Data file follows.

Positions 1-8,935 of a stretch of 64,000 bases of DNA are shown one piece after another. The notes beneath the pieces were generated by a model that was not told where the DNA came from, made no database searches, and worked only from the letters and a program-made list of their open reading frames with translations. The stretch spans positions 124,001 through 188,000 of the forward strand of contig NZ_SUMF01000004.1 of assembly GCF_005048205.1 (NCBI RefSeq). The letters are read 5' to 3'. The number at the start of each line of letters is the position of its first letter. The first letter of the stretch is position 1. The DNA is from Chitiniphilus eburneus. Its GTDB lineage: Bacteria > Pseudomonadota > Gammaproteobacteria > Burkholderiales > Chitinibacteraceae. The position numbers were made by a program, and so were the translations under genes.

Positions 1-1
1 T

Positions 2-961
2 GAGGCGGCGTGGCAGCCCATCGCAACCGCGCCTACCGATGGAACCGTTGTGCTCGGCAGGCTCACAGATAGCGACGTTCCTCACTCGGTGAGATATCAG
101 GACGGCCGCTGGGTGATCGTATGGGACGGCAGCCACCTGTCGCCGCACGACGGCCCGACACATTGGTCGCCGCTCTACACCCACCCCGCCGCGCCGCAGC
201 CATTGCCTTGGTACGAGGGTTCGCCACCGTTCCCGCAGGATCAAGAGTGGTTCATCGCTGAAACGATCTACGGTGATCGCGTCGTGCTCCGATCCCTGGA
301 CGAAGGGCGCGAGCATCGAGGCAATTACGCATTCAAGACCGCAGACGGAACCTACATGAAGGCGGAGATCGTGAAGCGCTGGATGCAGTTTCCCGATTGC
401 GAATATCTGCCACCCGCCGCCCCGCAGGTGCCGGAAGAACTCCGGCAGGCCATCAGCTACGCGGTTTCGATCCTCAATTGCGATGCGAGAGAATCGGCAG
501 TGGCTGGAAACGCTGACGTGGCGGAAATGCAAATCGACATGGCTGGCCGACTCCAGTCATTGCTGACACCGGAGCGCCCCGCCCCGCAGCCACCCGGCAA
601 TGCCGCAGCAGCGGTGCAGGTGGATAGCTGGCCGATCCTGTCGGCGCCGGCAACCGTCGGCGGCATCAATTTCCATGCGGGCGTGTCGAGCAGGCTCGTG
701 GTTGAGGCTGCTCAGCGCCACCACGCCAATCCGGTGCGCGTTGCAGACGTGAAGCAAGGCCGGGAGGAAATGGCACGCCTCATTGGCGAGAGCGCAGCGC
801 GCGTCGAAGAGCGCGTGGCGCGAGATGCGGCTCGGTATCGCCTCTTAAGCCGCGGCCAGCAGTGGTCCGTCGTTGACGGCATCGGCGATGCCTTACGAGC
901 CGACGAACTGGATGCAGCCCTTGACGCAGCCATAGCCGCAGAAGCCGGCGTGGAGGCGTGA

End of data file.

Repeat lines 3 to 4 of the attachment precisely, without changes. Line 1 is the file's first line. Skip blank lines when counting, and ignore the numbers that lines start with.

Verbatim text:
1 T

Positions 2-961